Reacting to an investigative series by the Maine Center for Public Interest Reporting, the legislature’s Government Oversight Committee has voted unanimously to fast-track a study of the Maine State Lottery. Panel members are keen to learn if the Lottery’s advertising strategy specifically targets Maine’s poor.
People on public assistance spent hundreds of millions on the lottery – and took home $22 million in winnings
Mainers on the state’s three major public assistance programs spent hundreds of millions on lottery tickets from 2010 to 2014 and won $22 million, according to a state analysis obtained by the Center through the public records law and an economist expert in state lotteries. Winning does not necessarily disqualify recipients from remaining on any of the programs (food stamps, aid to families and MaineCare). This is the fifth story in the series, “Lottery: Selling hope to the hopeless.”
Lawmakers from both parties are calling for closer scrutiny of Maine’s $230 million-a-year state-run lottery, including determining if its advertising targets Maine’s poor, who are the state’s most avid players.
The Maine state lottery receives little oversight by the state legislature because, as one ex-legislator put it, the state is “drunk” on the $50 million revenue that ticket sales add to the state treasury and no one wants to question the ethics of state-promoted gambling if it might mean giving up that money.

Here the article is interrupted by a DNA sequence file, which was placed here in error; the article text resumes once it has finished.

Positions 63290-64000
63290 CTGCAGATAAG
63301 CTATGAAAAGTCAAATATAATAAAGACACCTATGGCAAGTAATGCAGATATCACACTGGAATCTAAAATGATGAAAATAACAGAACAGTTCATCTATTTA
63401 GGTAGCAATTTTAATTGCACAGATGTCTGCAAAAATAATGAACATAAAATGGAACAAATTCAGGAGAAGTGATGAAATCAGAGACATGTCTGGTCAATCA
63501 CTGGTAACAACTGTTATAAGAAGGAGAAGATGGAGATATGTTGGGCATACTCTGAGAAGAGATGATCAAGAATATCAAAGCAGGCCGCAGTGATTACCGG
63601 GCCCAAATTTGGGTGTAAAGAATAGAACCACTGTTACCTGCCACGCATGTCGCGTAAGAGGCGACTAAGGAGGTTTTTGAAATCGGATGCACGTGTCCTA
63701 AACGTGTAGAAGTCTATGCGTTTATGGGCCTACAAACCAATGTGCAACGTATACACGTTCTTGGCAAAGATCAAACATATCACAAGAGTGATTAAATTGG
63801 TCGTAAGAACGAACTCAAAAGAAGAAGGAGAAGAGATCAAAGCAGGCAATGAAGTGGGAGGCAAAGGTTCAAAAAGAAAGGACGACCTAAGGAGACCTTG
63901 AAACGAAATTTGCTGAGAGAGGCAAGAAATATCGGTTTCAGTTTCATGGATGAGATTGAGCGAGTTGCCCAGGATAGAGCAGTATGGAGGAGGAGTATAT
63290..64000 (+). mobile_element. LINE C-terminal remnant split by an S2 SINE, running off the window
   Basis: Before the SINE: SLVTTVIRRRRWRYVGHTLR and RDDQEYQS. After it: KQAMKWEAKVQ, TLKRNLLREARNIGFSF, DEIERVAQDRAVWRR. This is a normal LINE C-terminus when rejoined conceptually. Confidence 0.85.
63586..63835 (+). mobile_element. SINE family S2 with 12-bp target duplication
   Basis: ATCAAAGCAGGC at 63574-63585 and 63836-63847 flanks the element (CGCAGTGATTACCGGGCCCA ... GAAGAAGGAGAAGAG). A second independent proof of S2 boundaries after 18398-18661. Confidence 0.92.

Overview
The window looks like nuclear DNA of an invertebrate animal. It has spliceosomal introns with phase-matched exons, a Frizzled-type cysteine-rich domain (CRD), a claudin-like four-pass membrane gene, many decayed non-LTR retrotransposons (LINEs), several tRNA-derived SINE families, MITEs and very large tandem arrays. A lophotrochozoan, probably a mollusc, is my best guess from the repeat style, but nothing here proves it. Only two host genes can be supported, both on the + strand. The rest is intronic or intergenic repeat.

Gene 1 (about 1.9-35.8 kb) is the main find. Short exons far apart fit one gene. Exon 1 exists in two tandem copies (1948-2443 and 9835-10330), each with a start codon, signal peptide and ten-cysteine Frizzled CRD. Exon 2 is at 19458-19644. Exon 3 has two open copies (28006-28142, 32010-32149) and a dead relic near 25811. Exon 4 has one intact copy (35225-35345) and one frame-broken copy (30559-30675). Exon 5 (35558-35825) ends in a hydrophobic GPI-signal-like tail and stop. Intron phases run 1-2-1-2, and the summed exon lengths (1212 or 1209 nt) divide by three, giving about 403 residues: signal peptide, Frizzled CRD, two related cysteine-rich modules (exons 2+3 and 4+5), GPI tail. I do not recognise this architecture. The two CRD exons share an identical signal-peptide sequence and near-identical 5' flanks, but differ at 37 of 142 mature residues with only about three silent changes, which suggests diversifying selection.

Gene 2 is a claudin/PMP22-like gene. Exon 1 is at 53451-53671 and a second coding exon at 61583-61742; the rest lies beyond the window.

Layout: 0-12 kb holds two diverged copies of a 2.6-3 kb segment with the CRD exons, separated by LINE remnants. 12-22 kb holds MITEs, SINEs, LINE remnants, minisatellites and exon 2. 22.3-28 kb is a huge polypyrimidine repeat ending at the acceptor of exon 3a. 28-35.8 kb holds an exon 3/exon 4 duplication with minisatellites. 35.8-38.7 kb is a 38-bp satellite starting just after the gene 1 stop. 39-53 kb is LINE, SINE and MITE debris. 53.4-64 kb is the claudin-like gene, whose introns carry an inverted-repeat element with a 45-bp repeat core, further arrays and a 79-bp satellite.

When the state lottery began in 1973, Mainers were not buying tickets at the rate officials had counted on. The state’s response, which continues to today, was to spend millions on marketing and ad campaigns to entice once-flinty Mainers to gamble on long-odds tickets in hopes of getting rich quick. The lottery has more than tripled its in-state advertising expenditures since 2003. It now budgets $3.5 million a year for promoting its Maine and Tri-State lotto games, big jackpot draw games it operates with New Hampshire and Vermont.
A first-ever statistical analysis of Maine Lottery sales figures and census data by Cornell University and commissioned by The Maine Center for Public Interest Reporting shows that lottery ticket sales go up when people lose their jobs. For every one percent increase in joblessness in a given zip code, sales of scratch and draw tickets jump 10 percent.
LePage killed ethics reform bill that would bar legislators from paying themselves, family members with PAC money
A bill that would have tightened up regulations that allowed a Sanford legislator to pay himself and family members from a political action committee (PAC) he controlled was killed in late June by a veto by Gov. Paul LePage, which the Maine Senate failed to override.
While Gov. Paul LePage and the legislature focus on welfare fraud, four straight audits have warned the state that it may be improperly paying hundreds of millions of dollars in unemployment checks to people who are not providing the required proof they are looking for work.
The recent two-day conference that corporate giant Time Warner put on for Maine legislators has revealed loopholes in the state’s ethics laws that make it difficult for voters to know if their elected representatives took part.
Time Warner, the state’s largest internet provider, has wined and dined legislators at the opening of this year’s session in hopes of thwarting legislation that would make it easier for cities and towns who want faster internet connections to become broadband providers themselves. The wining and dining was done at an overnight event at a luxury Cape Elizabeth resort and takes place in the context of Time Warner’s nationwide battle against such local efforts to get faster internet.